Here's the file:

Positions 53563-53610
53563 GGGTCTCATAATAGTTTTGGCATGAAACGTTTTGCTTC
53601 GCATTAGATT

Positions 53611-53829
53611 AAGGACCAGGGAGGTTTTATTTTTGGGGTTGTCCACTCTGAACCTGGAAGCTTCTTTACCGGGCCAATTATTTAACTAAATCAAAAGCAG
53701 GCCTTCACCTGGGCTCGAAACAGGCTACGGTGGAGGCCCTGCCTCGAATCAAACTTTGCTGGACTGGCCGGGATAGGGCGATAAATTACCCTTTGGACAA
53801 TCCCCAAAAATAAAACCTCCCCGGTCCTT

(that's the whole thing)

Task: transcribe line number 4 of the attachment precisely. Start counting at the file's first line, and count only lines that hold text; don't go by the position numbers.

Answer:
Positions 53611-53829